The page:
By Terry Corbell
The Biz Coach
Business Problem Solving Often Means Compartmentalizing
When a businessperson has challenges, it can be overwhelming. If you chat with some businesspeople, they believe they have challenges that no one else has. Because they haven’t experienced the new challenges before or haven’t heard about the problems elsewhere in their industry.
But that doesn’t mean the problems are terminally unique to the person’s industry or business.
If it’s any consolation, no matter what the problem, it’s nothing new. Not to oversimplify, but somebody, somewhere has experienced the same dilemmas.
That’s why there are business processes and problem-solving approaches. So part of the solution is to compartmentalize the problems.
Compartmentalizing is a simple process for a businessperson with multiple headaches. A compartment for a problem might be in personnel issues, poor sales or product complaints. So break complex problems down into manageable situations or compartments. In order of priority, tackle issues — first things first.
It’s best to start in the first hour of a business day. On the left side of a page, write the problem. On the right side, write the aspects of the problem – including the contributing factors – starting with the major points down to the minor.
What problems do you have?
Compartmentalizing helps in these typical challenges:
Culture issues. In unhealthy companies, it’s possible to read the room – see the problems – usually without even seeing the books to understand the problems and anticipate the appropriate solutions. If a company is lacking in teamwork, morale is poor and profits are weak, chances are a culture change is needed. Changing a culture is a monumental chore. Six steps are required to implement a cultural change for profits.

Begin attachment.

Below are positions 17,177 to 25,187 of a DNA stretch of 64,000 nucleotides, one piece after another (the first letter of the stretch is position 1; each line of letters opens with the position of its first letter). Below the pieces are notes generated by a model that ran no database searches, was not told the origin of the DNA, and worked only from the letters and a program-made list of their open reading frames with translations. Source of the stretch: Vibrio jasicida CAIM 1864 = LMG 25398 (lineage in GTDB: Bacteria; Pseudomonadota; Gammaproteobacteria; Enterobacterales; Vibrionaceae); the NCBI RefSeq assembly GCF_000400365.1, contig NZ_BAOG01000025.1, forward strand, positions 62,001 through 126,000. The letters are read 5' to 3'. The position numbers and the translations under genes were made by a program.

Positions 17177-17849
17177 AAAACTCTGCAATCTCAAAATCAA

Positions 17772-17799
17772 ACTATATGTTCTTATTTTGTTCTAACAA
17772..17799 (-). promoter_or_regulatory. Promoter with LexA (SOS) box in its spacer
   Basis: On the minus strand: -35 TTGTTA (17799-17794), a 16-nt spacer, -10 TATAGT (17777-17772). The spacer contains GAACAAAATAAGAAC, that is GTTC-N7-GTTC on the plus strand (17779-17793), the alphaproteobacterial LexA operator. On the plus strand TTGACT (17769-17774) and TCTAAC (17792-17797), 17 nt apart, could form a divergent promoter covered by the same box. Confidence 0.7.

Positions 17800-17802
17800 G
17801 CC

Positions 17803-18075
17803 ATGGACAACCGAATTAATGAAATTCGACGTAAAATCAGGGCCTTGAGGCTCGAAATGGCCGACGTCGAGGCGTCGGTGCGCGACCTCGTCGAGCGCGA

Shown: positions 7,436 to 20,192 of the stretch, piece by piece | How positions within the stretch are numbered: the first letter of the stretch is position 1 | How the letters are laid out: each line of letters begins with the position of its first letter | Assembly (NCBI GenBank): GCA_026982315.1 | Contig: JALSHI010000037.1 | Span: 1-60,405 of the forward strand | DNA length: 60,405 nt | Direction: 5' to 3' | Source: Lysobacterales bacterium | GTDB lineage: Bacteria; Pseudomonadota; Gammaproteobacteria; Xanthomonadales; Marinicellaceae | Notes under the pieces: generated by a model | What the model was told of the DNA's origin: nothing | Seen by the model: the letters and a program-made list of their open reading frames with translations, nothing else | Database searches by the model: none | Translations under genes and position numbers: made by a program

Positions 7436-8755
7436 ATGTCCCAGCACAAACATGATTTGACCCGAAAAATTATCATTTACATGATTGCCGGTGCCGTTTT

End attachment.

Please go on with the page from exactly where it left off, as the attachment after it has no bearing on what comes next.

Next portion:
Financials. Of course, it is important to get to the financials. That includes having a grasp on the costs or knowing how to determine the crucial break-even point. Or, the problems lie either in pricing or in an undiscovered embezzlement.
Human resources. Other internal challenges affecting the control of costs involve personnel and operations. The problems can be widespread – from a lack of employee empowerment to a lack of employee respect for leadership. Others include the link between financial performance and succession planning, and risk management.
Manufacturing. It might be a manufacturer isn’t up-to-date on developing trends and solutions for manufacturing success. Many businesses love cutting waste and costs for profits by using lean manufacturing principles, but many global manufacturers aren’t getting lean results, according to a study of why lean manufacturing principles often don’t work.
Innovation. Some businesses fail to change or recognize when offerings reach their end of product life cycle. The solution is to become an innovator.
Turnaround situations. If problems aren’t solved, a company will face bankruptcy for not implementing a turnaround. For a successful turnaround, new management strategies are vital. Often, 13 steps will suffice for overcoming obstacles. A financial turnaround requires step-by-step solutions.
So don’t get overwhelmed – compartmentalize for profits.
From the Coach’s Corner, here are profit-making marketing and sales tips:
- The Six Secrets of Becoming a Winning Sales Organization
- Profits: How and Why to Align Marketing with Sales
“You don’t drown by falling in the water; you drown by staying there.”
— Edwin Louis Cole
Author Terry Corbell has written innumerable online business-enhancement articles, and is a business-performance consultant and profit professional. Click here to see his management services. For a complimentary chat about your business situation or to schedule him as a speaker, consultant or author, please contact Terry.